This year, as part of our Innovation Design Engineering (IDE) Championships Series, we were privileged to hear from Mr See Wenhan, Co-Founder of Hexagoon, and Mr Osman AB, a maker and hardware designer, who has extensive R&D experience, during the Maker Talk segment of IDE 2019 on 21 March 2019.
Titled, “Make more stuff!”, Wenhan inspired students taking part in the Maker competitions with his life journey of how he picked up coding at the age of 12, and now, co-founded his own start-up focusing on game design. He shared how he merged his passion for coding and art together by starting with designing Flash animations meant for leisure and school assignments. Building portfolio is part and parcel of a Maker’s journey. Wenhan shared how he archived his work done over the early years and how they are useful in documenting his own growth. His interest and experience eventually led him to pursue a Computer Science degree from National University of Singapore. When asked on the life lessons drawn from being a maker through game design, he elaborated on how being a maker builds creativity and allows one to create original content. More importantly, it constantly provides challenges to overcome and allows one to innovate in the process. His advice to the students? Continue to make more stuff!
The next speaker, Mr Osman, took us on a travel back in time as he shared with the audience on he has to rely on Electronic magazines as the only source of ideas back in the 1990s. Armed with an Electronic magazine, a solder, and small electronic components bought from a local hardware store, he began his Maker journey with simple electronic projects. Today, he can use plug-and-play hardware components (such as those from our official hardware sponsor, DFRobot), access materials online for reference codes, and discuss technical issues with the community through various forums. He presented how the current generation is fortunate to have an abundance of resources available, but it isn’t easy to navigate in this era of over-information. He urged students to seize the opportunity and be informed about emerging technology trends, such as artificial intelligence, augmented reality and virtual reality.
The talks concluded with several take-home messages and words of encouragement for the student participants. We would like to take this opportunity to thank both speakers again for taking time off amidst their busy schedule to share their experiences and insights. We are heartened to be part of the Maker community, and be involved in our students’ Maker journey.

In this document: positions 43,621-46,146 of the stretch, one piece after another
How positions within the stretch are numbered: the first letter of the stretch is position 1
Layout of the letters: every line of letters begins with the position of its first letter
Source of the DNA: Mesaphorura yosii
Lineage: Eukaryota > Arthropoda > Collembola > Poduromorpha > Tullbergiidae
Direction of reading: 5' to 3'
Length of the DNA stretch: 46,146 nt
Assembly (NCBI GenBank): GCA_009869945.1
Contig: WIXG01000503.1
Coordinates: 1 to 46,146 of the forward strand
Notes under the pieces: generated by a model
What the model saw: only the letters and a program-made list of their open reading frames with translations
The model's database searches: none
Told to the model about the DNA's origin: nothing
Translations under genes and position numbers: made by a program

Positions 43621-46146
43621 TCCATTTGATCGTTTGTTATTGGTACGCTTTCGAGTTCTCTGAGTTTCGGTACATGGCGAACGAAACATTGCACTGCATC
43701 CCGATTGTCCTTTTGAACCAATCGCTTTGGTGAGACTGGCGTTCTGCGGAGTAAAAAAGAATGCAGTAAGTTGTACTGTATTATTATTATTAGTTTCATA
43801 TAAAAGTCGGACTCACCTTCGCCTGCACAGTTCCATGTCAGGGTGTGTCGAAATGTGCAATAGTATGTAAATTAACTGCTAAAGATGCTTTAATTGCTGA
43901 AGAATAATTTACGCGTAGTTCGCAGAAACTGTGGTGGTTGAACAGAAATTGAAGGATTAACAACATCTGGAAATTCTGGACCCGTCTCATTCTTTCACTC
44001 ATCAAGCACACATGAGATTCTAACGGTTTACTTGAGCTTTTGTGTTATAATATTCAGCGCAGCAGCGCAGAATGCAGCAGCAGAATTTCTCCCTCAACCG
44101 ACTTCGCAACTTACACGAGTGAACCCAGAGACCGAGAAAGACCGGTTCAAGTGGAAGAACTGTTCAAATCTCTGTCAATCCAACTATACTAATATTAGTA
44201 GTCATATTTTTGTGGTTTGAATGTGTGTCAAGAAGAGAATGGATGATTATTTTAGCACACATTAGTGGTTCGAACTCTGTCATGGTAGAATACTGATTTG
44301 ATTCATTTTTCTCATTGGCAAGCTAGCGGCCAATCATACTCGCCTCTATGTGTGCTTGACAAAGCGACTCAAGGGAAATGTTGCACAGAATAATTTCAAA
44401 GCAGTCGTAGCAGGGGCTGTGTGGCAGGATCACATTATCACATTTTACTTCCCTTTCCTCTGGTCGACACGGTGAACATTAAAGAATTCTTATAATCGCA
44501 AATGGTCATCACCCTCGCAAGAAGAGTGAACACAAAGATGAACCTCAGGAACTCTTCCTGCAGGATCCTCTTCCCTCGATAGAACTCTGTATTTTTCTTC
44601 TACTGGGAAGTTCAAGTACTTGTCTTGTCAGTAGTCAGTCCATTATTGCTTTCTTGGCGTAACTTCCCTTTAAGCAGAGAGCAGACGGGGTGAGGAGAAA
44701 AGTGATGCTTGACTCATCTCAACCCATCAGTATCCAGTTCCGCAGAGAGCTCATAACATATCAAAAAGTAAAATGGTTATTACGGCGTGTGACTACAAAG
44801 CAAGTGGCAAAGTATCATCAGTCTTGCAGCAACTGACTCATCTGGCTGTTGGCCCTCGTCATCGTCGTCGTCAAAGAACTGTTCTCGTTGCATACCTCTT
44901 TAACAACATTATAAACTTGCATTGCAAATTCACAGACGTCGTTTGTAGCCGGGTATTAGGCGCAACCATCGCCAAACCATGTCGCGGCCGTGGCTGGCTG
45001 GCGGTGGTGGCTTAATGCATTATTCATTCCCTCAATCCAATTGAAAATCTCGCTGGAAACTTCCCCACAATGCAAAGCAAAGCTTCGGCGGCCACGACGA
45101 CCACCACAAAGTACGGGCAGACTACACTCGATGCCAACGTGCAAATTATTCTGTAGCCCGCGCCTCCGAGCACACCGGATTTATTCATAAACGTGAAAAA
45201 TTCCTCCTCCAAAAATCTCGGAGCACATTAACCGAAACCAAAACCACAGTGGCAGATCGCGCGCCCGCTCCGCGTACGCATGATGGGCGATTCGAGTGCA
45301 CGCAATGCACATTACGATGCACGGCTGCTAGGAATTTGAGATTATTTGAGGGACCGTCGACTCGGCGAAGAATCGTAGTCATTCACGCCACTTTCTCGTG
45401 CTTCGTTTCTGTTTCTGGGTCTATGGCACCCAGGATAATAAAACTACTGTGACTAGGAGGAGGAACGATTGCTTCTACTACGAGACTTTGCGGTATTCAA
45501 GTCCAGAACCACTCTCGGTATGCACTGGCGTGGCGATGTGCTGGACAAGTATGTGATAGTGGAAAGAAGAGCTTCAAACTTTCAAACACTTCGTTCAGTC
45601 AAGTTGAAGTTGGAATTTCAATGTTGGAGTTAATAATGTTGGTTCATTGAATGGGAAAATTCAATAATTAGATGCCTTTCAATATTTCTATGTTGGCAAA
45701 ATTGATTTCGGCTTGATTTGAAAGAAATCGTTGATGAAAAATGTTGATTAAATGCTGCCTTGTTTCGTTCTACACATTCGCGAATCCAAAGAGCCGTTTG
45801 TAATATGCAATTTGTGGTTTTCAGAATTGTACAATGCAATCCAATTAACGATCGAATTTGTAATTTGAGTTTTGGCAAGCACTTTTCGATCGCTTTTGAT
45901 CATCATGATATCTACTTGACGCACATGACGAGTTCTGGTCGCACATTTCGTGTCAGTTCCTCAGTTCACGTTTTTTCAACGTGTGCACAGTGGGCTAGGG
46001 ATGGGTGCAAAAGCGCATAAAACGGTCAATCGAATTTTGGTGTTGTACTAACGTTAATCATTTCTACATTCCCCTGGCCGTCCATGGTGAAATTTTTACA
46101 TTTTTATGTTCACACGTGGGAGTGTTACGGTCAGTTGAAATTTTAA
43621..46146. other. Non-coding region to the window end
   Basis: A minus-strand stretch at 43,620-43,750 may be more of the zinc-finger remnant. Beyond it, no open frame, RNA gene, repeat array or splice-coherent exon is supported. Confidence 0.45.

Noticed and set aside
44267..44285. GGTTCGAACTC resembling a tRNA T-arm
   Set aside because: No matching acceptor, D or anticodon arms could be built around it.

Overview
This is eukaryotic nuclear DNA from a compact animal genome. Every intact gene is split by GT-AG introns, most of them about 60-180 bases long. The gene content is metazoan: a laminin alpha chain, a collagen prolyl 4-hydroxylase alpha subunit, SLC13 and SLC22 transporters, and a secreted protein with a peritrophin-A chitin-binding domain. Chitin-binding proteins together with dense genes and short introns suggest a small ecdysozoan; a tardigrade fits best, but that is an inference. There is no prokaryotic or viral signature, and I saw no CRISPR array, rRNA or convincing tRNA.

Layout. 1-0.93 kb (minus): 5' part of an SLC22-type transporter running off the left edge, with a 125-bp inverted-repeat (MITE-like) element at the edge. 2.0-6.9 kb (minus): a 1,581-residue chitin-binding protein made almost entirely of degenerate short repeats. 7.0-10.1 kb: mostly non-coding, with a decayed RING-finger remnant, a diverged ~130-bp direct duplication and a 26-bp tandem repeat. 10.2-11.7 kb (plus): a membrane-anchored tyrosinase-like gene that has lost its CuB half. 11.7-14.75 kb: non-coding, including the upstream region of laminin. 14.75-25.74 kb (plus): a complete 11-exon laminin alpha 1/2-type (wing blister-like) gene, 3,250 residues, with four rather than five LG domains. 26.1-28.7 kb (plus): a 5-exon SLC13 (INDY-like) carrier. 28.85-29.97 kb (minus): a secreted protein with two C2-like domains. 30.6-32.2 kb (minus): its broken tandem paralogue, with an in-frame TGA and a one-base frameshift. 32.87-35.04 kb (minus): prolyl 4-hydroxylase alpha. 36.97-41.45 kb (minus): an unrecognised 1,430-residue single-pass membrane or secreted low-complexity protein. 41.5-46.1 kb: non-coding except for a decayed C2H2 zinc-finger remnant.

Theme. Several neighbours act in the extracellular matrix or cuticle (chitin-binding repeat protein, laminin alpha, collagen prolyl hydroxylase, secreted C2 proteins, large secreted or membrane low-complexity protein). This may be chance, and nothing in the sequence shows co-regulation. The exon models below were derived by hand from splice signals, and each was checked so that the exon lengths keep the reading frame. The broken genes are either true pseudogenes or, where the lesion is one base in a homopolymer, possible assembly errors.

About the Speakers
Mr See Wenhan is a game developer and co-founder of Hexagoon, an independent game studio. Having graduated from NUS with a Bachelor’s degree in Computer Science last year, Wenhan has always been passionate about tech from a young age. He has a huge curiosity about all things creative and created his first Flash game when he was 12. Since then, he has participated in and won game design competitions, such as the Indie Award (Judges Choice) at Game Start 2018. Hexagoon is currently working on a mobile puzzle game, Takoway, which is set to be published this year.
Mr Osman AB started being a maker since 1979 during his secondary school days. He began with hardware making simple project using transistors, 555 timer and 4017 with vero-board and did self-etch PCB when the board gets more complex. He later moved into microprocessor interface for memory extension for Z80 and tone generator. The first big project he did was enhancing an analog Function generator with digital control and display interface. This follow by designing and building in project group microprocessor(6502) board for sound generator. He has extensive experience in hardware research and development (R&D) as a hardware designer, used (and played with) many measuring/debug equipment for analogue, digital and RF, professional CAD, EMC setup, high end BGA laser soldering station and filed 1 patent. He fueled his maker desire by playing with Arduino on Intel, Bluno beetle and ESP 8266 on top of the old 8952. Also, to complement the hardware, he is using node.js and Apps Inventor.